The next two rooms were “burial chambers” – one contained some of the funerary goods of a king of Nanyue (including his seals, some of which claimed he was Emperor, which probably didn’t go down that well with the Han Emperor who thought Nanyue was a vassal kingdom). The main item was a jade suit, which had contained the body of the king. Jade was both precious & symbolically important. It was thought to interact magically with the spirit world, and to protect the corpse from corruption. As well as this jade suit there were various jade ornaments around the body (and out in the first room there had been jade weapons for the tomb occupant to protect himself against the spirit world, as well as bronze & iron weapons for more mundane threats).
And the final room had the jade suit & jade coffin of a Han Emperor – good to see them in this order, as it immediately became clear that the Han items were much better quality. I admit I was a little underwhelmed by the jade coffin – I think for the Chinese of the time it would be more impressive because it was both magically and extremely expensive, but to me it looked like a tiled box. There were also more funerary goods – like jade ornaments, jade covered “pillows”.
I’ll criticise a bit here about the labelling – I thought the labels were often not obvious to find & weren’t always particularly informative. This is partly my fault, as I’m sure the audio guide had more info but I really dislike audio guides so I don’t use them. (Pacing is the problem, mostly, and often it seems to be only extra info on the stuff I wasn’t intrigued by.)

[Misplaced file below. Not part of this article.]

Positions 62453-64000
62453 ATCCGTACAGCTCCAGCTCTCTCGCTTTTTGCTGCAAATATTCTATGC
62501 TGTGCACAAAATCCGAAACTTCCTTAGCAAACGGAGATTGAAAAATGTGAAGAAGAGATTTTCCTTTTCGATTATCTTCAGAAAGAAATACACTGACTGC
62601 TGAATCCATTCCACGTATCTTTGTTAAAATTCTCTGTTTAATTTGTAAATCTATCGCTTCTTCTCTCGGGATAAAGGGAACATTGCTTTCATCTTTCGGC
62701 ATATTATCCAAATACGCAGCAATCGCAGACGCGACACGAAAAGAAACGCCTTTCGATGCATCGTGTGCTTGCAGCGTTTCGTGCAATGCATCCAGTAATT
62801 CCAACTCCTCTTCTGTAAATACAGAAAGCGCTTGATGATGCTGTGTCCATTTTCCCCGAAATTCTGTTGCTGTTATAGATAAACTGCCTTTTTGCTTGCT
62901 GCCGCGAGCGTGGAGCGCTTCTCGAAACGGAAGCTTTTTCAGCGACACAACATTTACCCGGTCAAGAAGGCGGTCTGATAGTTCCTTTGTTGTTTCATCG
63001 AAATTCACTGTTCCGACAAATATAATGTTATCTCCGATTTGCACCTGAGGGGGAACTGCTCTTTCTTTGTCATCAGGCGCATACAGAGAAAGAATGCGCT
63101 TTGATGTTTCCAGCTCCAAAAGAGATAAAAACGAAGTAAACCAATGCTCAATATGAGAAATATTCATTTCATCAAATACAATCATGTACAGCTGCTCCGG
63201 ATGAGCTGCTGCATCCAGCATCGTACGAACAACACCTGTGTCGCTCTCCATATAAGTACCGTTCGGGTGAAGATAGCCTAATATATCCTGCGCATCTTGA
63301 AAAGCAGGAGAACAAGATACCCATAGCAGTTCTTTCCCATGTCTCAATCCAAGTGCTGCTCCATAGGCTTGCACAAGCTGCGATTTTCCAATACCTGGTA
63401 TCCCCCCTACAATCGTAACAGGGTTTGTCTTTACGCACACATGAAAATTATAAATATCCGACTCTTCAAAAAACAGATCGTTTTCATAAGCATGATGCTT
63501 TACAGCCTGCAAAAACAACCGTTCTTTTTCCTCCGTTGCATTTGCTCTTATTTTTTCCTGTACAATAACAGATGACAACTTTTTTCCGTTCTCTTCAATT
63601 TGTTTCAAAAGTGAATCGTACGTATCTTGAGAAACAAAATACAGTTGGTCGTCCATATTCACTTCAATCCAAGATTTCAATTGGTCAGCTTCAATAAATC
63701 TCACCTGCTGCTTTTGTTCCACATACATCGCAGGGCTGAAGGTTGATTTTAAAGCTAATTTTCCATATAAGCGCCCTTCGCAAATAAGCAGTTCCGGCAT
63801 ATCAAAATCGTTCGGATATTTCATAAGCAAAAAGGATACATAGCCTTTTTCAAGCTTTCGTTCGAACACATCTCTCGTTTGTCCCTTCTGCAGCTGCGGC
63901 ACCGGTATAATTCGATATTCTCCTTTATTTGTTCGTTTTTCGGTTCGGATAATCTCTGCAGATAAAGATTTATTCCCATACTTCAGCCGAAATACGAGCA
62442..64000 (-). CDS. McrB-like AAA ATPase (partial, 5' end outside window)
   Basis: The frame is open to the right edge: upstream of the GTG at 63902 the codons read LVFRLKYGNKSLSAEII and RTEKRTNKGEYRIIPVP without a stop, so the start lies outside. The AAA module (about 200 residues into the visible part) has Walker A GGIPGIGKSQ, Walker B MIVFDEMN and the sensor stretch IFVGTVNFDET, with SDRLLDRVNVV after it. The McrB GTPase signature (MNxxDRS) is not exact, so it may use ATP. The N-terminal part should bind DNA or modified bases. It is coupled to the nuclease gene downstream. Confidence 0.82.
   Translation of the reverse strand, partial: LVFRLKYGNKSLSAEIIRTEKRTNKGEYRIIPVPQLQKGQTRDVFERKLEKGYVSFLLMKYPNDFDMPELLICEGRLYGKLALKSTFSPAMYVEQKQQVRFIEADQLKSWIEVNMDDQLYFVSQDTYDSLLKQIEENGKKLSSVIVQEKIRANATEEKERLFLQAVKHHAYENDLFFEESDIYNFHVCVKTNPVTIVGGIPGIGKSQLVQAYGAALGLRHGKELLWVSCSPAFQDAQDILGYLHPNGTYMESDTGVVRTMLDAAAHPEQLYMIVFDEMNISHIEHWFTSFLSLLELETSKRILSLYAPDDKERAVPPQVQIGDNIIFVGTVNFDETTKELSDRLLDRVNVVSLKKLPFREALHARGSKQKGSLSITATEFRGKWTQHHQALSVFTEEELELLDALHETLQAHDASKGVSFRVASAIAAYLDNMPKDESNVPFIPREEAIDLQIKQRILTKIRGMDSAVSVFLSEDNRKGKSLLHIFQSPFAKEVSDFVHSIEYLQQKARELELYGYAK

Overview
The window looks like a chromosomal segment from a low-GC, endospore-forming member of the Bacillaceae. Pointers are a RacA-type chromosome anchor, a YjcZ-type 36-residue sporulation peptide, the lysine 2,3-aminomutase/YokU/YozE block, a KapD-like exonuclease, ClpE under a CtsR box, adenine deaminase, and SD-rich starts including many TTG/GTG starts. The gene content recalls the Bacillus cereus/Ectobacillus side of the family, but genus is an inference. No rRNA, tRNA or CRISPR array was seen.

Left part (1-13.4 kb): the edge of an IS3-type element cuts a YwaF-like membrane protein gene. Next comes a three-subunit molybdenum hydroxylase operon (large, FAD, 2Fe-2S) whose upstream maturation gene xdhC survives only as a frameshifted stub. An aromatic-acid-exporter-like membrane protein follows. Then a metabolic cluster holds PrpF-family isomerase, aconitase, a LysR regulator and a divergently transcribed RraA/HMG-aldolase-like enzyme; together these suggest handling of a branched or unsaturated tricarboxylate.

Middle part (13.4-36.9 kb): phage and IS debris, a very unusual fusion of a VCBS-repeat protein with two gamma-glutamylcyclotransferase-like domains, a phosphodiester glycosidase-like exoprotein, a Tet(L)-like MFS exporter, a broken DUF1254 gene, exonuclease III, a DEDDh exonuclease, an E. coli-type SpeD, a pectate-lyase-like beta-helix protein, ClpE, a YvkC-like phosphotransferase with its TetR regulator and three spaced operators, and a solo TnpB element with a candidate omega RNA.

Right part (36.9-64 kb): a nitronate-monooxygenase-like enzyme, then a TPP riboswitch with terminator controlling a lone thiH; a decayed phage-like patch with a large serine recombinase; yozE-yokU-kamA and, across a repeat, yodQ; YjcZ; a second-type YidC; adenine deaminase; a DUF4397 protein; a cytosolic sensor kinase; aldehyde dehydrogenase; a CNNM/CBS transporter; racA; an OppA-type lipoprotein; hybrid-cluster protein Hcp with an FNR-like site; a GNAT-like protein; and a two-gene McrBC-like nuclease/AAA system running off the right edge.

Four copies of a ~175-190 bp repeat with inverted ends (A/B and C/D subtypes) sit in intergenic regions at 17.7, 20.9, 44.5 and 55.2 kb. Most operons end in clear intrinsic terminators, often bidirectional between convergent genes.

Overall a very interesting exhibition, I learnt a lot about that era of Chinese history that I didn’t know before & there were some very impressive items. I think my favourites were the painted terracotta warriors & some of the beautifully carved jades.
Retail: I picked up the book of the exhibition (only available in hardcover, a shame), and some postcards. There were also quite a lot of classy souvenirs too, tho mostly out of my price range for a whim 🙂
Stuff I should know more about: Chinese history in general – I need to get a book covering the whole sweep of it, I know very little & it’s pretty patchy.
Other exhibits: I also went to look at their small exhibition of pottery from medieval Cyprus. Which generally wasn’t to my taste, but I thought the display of how the patterns were made and what the glazing techniques were was interesting.
We also looked at the Egyptian stuff (surprise surprise) – in particular the lid of Rameses III’s sarcophagus (the base is in the Louvre), and a coffin set from the 21st Dynasty.
Other places: A trip to Cambridge isn’t complete with some nostalgia side-trips … so lunch in Tatties (not the same as it was when we were there), a drink in The Mitre & dinner at Browns 🙂